For instance, the Second Circuit’s recent decision in Viacom v. YouTube, vacating many of the Southern District of New York’s 2010 conclusions about how the DMCA operates, has created significant uncertainty about the meaning of 17 U.S.C. § 512(c)(1). For a service such as a large “tube” site, particularly one that monitors its submissions to avoid unlawful or inappropriate content, there is a question as to what is required in addition to a DMCA take-down notice to constitute “actual notice” of infringement, or “facts or circumstances from which infringing activity is apparent.” Id. The Second Circuit’s decision also re-opens the question of what constitutes the “right and ability” to control infringing material: Namely, whether this standard is contiguous with the same standard articulated in the doctrine of vicarious copyright infringement, or subject to a different, DMCA-specific standard as previously found by the Southern District of New York (requiring “specific knowledge” of infringement in order to have the right and ability to control it).
The DMCA contains additional twists and turns for both service operators and rights holders. If a service provider has users who consistently engage in copyright infringement, it must ban them in accordance with an established, publicized policy to terminate these repeat infringers. 17 U.S.C. § 512(i). Additionally, there is a question as to what constitutes an effective termination – while banning by e-mail address may satisfy the procedural requirements of this provision, the ease of creating new e-mail addresses ensures that this action would fall short of substantively fulfilling it. Service operators must also act as an ombudsman for counter-notifications seeking the reinstatement of non-infringing content under § 512(g)(3).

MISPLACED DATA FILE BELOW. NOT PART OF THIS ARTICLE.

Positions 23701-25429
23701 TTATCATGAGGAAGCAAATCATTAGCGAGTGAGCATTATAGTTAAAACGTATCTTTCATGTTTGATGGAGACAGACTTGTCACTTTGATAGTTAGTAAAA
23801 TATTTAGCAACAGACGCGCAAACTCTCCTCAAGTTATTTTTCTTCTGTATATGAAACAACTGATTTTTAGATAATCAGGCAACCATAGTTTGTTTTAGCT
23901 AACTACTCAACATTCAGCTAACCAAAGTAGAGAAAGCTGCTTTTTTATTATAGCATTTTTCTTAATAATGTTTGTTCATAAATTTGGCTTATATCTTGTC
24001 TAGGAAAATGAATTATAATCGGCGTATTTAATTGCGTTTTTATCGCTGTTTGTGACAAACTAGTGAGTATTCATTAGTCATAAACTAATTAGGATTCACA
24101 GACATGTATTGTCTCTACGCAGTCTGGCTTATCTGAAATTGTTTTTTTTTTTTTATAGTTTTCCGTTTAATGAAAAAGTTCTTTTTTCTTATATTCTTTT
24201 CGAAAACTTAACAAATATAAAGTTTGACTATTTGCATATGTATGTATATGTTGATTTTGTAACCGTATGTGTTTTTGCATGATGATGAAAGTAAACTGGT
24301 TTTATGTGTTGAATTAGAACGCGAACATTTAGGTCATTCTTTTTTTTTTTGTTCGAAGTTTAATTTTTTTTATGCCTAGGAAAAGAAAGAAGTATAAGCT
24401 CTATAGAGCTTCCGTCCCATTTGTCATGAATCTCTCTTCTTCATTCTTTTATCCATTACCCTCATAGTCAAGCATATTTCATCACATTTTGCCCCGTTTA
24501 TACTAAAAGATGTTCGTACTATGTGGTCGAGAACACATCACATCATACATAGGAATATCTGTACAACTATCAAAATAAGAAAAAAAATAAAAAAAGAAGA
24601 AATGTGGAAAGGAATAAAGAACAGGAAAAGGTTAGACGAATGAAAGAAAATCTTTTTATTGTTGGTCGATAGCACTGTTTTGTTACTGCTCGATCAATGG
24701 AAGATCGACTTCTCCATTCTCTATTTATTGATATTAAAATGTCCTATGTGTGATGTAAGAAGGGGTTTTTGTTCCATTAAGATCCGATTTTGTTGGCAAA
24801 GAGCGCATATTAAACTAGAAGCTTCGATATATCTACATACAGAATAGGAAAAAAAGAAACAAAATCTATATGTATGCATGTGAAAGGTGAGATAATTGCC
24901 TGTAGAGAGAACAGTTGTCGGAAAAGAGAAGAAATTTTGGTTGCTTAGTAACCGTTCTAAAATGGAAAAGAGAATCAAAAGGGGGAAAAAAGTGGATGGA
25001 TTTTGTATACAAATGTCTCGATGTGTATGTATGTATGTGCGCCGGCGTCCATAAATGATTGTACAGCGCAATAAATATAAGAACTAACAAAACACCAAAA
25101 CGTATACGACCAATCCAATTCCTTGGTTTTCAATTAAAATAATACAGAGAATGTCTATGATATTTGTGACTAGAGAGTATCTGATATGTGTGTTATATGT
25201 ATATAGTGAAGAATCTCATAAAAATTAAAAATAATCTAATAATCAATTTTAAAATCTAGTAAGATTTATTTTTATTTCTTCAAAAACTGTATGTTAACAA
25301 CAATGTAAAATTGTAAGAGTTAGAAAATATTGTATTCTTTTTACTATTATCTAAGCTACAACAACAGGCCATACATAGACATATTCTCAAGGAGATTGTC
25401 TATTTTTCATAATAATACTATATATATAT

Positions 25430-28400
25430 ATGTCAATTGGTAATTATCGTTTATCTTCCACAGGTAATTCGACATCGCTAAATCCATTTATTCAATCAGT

For right holders, fair use of the copyrighted work must be considered before sending a takedown notice. § 512(c)(3)(A) (requiring “good faith belief” of infringement and signing of notice under penalty of perjury). Failing to satisfy this requirement, or sending a DMCA take-down notice that is otherwise improper – such as to remove critical, non-infringing material, or to assert the rights of a third party who the notice-sender does not represent – makes the misrepresenting notifier liable for the uploader’s damages, costs and attorneys’ fees under § 512(f). (Similarly, a misrepresentation in a § 512(g) counter-notification also triggers the penalties of § 512(f)). Counterbalancing this restriction, though, is the right holder’s power to issue a federal subpoena under § 512(h) – again, without even a copyright registration – in order to identify an infringer. While this provision of the DMCA is infrequently used, the jurisprudence of § 512(h) is a fascinating sub-topic for another time.
However, the DMCA provides no protection for trademark infringement committed by a third party. While proposed laws like PIPA and SOPA addressed the full theater of potential intellectual property infringement, the DMCA protects only against copyright infringement liability. Thus, a novel theory from plaintiff’s attorneys is that a third party’s use of a trademarked name in an internet posting constitutes trademark infringement and unfair competition under 15 U.S.C. §§ 1114 and 1125. While this is a frivolous claim to bring against a service provider, it can be pled to avoid a motion to dismiss in jurisdictions without robust anti-SLAPP statutes that allow for the inclusion of evidence in anti-SLAPP motions. This leads to summary judgment and, in many cases, settlement – a detriment to the companies falling prey to these questionable suits.
Acting in conjunction, federal criminal, telecommunications and copyright law has created an ecosystem ripe for enormous online commerce. Without these laws, the multi-billion dollar companies that dominate the internet likely would not exist. While the ecosystem is still in flux, and will be as both technology and IP laws change, services such as Facebook, YouTube, Pinterest and Tumblr are here to stay.